Posted By Chris Chiappinelli, June 07, 2012 at 5:26 AM, in Category: Transformative Technologies
I once saw a scruffy kid standing outside my hotel in New York, a laptop braced against his stomach. I didn’t notice the laptop until I had nearly passed him, and it piqued my attention. Why was an 18-year-old lurking on a sidewalk on the far west side of Manhattan on a Tuesday night, scanning his laptop screen?
It seemed like a long way to go to bum a WiFi connection from the hotel. The gentleman at the front desk had informed me—as if handing me free Knicks tickets—that no password was needed to sign on. The subtext is always the same: Unlike those other hotels, we don’t trouble our guests with the inconvenience of typing apassword.
Thus, anyone within range could jump on the network for free, scruffy sidewalk loiterers included. Still, I’m too jaded to believe the kid was trolling Wikipedia for help on a social studies project. There was something at once eager and edgy in his manner.
I walked on, made a few stops for food, and headed back to the hotel. A block away I passed a mattress store and glanced inside. There he was. Sitting on a mattress with a friend, pointing at the laptop screen with an expression approaching exultation. They had just found something that made them very happy. I suspect it was the kind of information that they could profit from in one way or another. Perhaps the hotel was sending unencrypted credit card transactions over its open WiFi network. Perhaps some of the hotel’s guests had joined the network with file sharing enabled on their laptops, offering a trove of valuable files to anyone with the temerity to steal them.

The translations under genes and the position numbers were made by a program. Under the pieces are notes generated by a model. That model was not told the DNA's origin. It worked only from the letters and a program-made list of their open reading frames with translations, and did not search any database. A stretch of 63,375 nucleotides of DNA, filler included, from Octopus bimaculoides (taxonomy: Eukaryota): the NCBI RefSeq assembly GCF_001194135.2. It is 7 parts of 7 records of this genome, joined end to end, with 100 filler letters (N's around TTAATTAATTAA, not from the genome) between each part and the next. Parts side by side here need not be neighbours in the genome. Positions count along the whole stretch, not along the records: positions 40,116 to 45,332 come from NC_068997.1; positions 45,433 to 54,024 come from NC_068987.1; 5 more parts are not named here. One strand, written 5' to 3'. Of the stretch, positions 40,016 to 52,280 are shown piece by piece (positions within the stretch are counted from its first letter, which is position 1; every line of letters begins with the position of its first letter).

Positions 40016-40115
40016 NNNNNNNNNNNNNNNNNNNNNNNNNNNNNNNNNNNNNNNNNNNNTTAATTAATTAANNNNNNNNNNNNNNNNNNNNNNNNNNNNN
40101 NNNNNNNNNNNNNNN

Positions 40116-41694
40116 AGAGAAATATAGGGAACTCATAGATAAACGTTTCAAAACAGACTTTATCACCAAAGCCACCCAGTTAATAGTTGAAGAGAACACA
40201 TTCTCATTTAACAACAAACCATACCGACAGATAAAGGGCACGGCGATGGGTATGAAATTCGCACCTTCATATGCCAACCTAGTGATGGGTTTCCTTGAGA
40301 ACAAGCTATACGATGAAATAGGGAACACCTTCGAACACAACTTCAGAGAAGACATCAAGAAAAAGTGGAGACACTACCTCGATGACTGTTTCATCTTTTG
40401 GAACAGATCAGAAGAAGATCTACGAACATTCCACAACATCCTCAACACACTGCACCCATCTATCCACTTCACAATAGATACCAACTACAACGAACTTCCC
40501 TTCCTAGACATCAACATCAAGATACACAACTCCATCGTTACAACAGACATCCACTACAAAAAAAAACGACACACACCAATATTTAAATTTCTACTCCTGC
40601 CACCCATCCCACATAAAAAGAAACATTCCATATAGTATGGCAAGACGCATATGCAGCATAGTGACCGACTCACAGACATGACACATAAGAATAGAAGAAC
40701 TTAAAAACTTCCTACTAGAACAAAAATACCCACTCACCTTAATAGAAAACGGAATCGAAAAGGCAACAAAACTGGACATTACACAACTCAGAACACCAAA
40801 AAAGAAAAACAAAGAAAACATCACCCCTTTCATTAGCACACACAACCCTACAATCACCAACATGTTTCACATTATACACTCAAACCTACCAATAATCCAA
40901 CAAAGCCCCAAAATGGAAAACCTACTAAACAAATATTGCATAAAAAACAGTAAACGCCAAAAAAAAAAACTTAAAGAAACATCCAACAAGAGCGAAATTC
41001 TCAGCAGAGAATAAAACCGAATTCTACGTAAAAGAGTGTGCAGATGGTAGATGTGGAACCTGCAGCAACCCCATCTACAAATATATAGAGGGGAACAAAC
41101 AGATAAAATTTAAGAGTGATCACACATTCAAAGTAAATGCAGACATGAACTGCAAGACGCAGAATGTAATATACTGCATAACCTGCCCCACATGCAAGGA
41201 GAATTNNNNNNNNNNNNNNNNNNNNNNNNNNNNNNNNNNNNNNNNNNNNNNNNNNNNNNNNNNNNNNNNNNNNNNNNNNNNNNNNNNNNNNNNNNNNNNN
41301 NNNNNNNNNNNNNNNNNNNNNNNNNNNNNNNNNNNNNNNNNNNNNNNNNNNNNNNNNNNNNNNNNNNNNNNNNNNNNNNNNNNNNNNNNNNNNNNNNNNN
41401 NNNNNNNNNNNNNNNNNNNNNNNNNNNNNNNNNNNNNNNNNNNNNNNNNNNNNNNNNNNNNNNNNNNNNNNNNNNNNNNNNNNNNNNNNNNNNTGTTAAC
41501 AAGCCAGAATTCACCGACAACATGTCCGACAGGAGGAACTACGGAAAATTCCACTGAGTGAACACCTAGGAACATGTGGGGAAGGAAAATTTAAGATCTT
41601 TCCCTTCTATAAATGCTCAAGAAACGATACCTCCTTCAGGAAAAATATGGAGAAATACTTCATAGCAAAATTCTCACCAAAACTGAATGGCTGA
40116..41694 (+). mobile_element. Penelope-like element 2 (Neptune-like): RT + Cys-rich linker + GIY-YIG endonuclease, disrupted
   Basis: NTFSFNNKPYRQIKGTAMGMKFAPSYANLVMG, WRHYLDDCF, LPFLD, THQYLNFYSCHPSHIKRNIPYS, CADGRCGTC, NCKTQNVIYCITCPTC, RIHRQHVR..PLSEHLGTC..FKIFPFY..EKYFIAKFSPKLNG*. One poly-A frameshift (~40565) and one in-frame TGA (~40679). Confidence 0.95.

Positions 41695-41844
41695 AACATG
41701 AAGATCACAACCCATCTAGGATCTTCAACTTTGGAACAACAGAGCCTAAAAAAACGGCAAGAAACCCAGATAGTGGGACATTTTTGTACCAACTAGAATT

I know my story would fare poorly in court. It draws on snippets of circumstance and bouts of suspicion. I called the hotel’s headquarters and related the experience, and to their credit, they pledged to consider passwords and to pay more attention to security. The payoff for me was much more lasting. Because of that encounter, I avoid wireless networks that do not require a password. I’m more conscientious about how I use my mobile phone, and about the data that I might expose via my laptop. I turn off file sharing, and avoid performing sensitive transactions on networks I don’t know.
But how many people witness an episode like the one I saw that night in New York? Data theft remains primarily an unseen threat, something as mysterious as solar flares, perhaps, or magnetic fields. Business leaders cannot expect users to educate themselves onto the right side of cybersecurity. In fact, in a recent survey of more than 700 IT professionals sponsored by security company Check Point Software Technologies, 72% of respondents said careless employees were a greater threat to the company’s cybersecurity than hackers. That’s a gaping security hole if I’ve ever seen one.
If you’re looking for guidance on securing your enterprise in the age of mobility, you might want to listen to our free on-demand webcast on the topic. I moderate a discussion with Anthony King, IT Security Manager at Raytheon, and Jay White, Enterprise Delivery Manager at First Solar, as well as Robert Barringer of AT&T. We offer some best practices to help companies gain the benefits of mobile devices while protecting against the risks. After all, there’s always a scruffy kid waiting on the corner. It’s up to us to ensure that he doesn’t get what he wants.
(You can register for (the webcast here.)
Message was edited by: Chris Chiappinelli
Written by Chris Chiappinelli
Chris Chiappinelli is the online research manager for Manufacturing Leadership. He covers enterprise software, sustainability, economic trends, workforce issues, and emerging technologies.